Chief among their efforts is the creation of smart city governance rules and structures that can guide the creation of any smart city being built anywhere in the world. Typical efforts include the Dig Once initiative, which ensures that digital infrastructures are integrated into construction projects, improving planning methodologies, speeding up delivery while reducing emissions and general inconvenience for those living nearby.

As smart city planning becomes the norm for urban development across the world, collaborative efforts like this will be essential in sidestepping avoidable mistakes and fully realising the potential of technological breakthroughs for the common good of all humanity.

Landmark smart city developments in mid-2022

AlNama – the zero-carbon city: Yet another ground-breaking smart city project has emerged from Saudi Arabia this month. Small but perfectly formed, the initial phase of AlNama will provide around 11,000 residential units capable of comfortably hosting a population of 44,000 people. Technically, AlNama will be an addon to the Saudi capital, Riyadh, as it will be located on the capital’s outskirts and may quickly become a ‘smart appendage’ of it. The designers, Dubai-based developer URB, are thinking big, and plan to make AlNama run on 100% renewable energy while also providing all its population’s food calorie intake on site, eliminating the need for costly and unsustainable imports.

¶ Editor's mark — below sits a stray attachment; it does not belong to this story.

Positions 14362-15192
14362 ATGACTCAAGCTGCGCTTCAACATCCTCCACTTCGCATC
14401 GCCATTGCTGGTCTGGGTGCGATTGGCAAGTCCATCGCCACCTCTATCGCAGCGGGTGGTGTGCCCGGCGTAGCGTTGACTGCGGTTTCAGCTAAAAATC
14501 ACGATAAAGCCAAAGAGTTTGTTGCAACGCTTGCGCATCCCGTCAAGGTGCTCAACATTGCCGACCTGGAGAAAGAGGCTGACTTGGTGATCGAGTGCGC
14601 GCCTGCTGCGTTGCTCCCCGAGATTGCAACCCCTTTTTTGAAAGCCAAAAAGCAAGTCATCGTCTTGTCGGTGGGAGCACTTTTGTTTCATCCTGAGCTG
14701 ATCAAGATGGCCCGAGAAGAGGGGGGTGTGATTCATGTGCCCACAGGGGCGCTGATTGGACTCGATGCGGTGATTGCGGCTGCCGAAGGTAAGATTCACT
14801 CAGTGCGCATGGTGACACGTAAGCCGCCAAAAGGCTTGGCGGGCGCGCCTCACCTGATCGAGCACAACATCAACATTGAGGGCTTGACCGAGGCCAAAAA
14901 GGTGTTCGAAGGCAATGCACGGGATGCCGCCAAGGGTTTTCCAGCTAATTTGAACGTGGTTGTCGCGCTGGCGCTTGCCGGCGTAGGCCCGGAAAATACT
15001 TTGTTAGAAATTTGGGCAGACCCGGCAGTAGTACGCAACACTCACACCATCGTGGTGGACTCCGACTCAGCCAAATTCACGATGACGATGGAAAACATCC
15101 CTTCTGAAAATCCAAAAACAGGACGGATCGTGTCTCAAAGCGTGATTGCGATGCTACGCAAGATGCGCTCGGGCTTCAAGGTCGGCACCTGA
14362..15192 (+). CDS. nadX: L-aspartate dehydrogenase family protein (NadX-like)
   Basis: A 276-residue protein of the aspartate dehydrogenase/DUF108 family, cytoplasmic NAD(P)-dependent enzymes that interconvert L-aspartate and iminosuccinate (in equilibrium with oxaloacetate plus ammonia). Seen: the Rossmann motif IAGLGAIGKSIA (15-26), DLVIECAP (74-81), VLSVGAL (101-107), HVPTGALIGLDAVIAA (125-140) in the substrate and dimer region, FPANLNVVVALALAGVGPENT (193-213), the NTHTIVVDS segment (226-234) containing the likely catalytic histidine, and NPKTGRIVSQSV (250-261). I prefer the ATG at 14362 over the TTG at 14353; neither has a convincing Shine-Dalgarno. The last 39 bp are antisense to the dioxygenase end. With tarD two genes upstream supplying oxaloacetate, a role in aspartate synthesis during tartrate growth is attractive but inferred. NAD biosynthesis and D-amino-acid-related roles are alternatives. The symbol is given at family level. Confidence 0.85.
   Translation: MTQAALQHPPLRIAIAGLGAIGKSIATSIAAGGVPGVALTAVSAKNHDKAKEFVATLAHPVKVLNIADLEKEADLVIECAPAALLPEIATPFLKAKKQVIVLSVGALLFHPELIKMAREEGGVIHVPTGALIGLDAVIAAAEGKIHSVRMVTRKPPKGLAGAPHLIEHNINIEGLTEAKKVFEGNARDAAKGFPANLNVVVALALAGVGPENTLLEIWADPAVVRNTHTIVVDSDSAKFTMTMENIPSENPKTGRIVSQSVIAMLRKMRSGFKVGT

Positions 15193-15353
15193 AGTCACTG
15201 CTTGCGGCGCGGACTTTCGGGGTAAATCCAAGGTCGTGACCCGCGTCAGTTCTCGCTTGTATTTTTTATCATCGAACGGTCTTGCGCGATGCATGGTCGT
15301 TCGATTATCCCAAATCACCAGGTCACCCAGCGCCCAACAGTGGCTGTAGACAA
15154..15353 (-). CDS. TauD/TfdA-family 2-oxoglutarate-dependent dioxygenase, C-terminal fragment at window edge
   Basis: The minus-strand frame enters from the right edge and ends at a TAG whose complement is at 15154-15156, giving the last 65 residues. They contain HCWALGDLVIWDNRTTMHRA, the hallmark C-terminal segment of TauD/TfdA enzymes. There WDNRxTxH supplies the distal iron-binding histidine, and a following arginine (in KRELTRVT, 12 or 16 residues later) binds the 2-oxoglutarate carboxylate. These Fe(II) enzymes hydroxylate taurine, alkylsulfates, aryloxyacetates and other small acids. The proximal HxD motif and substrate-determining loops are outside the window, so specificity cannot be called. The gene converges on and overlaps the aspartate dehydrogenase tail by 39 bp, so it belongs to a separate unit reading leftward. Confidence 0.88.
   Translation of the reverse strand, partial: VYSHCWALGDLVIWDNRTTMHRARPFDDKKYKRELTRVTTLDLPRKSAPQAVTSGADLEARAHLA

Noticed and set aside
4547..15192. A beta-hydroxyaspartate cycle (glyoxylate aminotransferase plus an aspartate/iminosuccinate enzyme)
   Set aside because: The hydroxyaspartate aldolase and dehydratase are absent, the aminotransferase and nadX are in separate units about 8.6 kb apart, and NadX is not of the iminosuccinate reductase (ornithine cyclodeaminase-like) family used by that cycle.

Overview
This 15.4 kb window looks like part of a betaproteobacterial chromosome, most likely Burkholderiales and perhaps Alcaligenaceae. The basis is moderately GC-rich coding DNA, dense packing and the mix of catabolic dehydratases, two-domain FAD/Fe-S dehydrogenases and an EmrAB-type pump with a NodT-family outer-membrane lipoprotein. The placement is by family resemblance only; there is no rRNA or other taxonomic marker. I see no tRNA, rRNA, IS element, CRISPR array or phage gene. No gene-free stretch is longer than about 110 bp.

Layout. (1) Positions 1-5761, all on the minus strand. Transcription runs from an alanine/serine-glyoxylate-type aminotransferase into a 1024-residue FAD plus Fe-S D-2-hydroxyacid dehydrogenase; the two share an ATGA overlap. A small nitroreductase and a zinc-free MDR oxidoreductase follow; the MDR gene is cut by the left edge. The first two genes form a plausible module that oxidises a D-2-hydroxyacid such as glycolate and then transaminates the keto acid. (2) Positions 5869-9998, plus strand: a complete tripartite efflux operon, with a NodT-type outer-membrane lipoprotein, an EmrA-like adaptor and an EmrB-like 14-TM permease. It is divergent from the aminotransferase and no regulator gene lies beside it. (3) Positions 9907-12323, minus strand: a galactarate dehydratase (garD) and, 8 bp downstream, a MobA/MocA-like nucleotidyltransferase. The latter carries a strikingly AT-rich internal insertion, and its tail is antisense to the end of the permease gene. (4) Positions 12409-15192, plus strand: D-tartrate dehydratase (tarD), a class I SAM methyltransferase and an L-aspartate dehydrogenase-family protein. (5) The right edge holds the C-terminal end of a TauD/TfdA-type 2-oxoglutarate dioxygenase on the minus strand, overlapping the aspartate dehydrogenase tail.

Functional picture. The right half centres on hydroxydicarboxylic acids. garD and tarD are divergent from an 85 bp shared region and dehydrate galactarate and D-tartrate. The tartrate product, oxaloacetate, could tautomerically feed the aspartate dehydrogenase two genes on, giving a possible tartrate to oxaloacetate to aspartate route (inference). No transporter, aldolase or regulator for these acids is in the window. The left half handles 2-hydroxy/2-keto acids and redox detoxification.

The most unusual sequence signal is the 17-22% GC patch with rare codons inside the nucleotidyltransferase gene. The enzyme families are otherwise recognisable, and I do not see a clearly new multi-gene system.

Masdar City square (MC2) project breaks ground: July 27th saw the official start of construction works on Abu Dhabi’s MC2 project, a 29km2 smart city construction area of seven single and multi-tenant office buildings with a gross floor area of about 50km2. Upon completion, MC2 will boast the world’s first net-zero energy office building, highlighting its credentials as a provider of an alternative, sustainable urban lifestyle.

Plans announced for The Line: NEOM’s unique smart city concept of The Line has finally been fleshed out beyond the initial details we received way back in January 2021. This month, HRH Crown Prince Mohammed bin Salman confirmed key details about the design and construction methodology that will be employed. He confirmed that it will be just 200 metres wide, but 170km long, comprising an area of 34km2. The initial planned population is 9 million, while every citizen will have everything they need within 5-minutes walking distance. The high-speed rail link running down the spine of the city will cross its entire length in just 20 minutes. The Crown Prince also highlighted how The Line’s construction will utilise the most advanced construction technologies and manufacturing processes, including extensive use of digital twinning and BIM.

New smart city plans for Egypt: French group Schneider Electric is partnering with real estate company Tatweer Misr to deliver three Egyptian smart city projects. Building information modelling (BIM 5D) will be used extensively throughout each project, minimising mistakes while optimising performance. This is part of Egypt’s wider 2052 vision that envisages the creation of 61 new cities, 24 of them as sustainable smart cities.